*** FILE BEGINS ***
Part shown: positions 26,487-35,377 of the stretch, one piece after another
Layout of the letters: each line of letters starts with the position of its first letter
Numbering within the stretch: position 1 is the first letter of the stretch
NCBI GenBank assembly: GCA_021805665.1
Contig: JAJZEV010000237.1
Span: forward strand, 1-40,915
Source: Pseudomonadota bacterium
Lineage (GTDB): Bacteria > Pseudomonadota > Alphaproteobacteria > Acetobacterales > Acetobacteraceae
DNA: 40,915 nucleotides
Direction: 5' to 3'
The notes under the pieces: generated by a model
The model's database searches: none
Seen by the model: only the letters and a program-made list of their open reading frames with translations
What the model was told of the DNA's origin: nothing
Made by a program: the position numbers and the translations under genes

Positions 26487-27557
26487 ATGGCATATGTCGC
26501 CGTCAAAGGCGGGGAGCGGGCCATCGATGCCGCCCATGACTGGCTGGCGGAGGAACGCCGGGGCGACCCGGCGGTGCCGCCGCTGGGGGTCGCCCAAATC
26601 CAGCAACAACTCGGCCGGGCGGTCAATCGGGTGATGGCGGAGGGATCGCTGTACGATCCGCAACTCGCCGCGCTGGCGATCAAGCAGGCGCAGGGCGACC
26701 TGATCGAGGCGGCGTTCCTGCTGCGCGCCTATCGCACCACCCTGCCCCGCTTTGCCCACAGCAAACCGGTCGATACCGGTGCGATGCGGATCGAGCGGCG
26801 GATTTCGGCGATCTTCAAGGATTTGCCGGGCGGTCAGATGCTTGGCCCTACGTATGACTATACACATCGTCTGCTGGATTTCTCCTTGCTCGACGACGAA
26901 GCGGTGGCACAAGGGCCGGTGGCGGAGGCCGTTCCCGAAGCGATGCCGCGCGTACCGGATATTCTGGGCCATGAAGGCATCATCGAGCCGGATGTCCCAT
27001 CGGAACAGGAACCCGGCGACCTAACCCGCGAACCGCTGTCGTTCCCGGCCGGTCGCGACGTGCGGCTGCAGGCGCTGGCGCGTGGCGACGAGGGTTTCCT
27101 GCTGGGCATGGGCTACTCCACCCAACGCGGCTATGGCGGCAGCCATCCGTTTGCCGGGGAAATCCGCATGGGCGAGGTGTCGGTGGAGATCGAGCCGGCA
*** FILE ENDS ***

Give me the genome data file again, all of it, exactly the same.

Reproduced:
Part shown: positions 26,487-35,377 of the stretch, one piece after another
Layout of the letters: each line of letters starts with the position of its first letter
Numbering within the stretch: position 1 is the first letter of the stretch
NCBI GenBank assembly: GCA_021805665.1
Contig: JAJZEV010000237.1
Span: forward strand, 1-40,915
Source: Pseudomonadota bacterium
Lineage (GTDB): Bacteria > Pseudomonadota > Alphaproteobacteria > Acetobacterales > Acetobacteraceae
DNA: 40,915 nucleotides
Direction: 5' to 3'
The notes under the pieces: generated by a model
The model's database searches: none
Seen by the model: only the letters and a program-made list of their open reading frames with translations
What the model was told of the DNA's origin: nothing
Made by a program: the position numbers and the translations under genes

Positions 26487-27557
26487 ATGGCATATGTCGC
26501 CGTCAAAGGCGGGGAGCGGGCCATCGATGCCGCCCATGACTGGCTGGCGGAGGAACGCCGGGGCGACCCGGCGGTGCCGCCGCTGGGGGTCGCCCAAATC
26601 CAGCAACAACTCGGCCGGGCGGTCAATCGGGTGATGGCGGAGGGATCGCTGTACGATCCGCAACTCGCCGCGCTGGCGATCAAGCAGGCGCAGGGCGACC
26701 TGATCGAGGCGGCGTTCCTGCTGCGCGCCTATCGCACCACCCTGCCCCGCTTTGCCCACAGCAAACCGGTCGATACCGGTGCGATGCGGATCGAGCGGCG
26801 GATTTCGGCGATCTTCAAGGATTTGCCGGGCGGTCAGATGCTTGGCCCTACGTATGACTATACACATCGTCTGCTGGATTTCTCCTTGCTCGACGACGAA
26901 GCGGTGGCACAAGGGCCGGTGGCGGAGGCCGTTCCCGAAGCGATGCCGCGCGTACCGGATATTCTGGGCCATGAAGGCATCATCGAGCCGGATGTCCCAT
27001 CGGAACAGGAACCCGGCGACCTAACCCGCGAACCGCTGTCGTTCCCGGCCGGTCGCGACGTGCGGCTGCAGGCGCTGGCGCGTGGCGACGAGGGTTTCCT
27101 GCTGGGCATGGGCTACTCCACCCAACGCGGCTATGGCGGCAGCCATCCGTTTGCCGGGGAAATCCGCATGGGCGAGGTGTCGGTGGAGATCGAGCCGGCA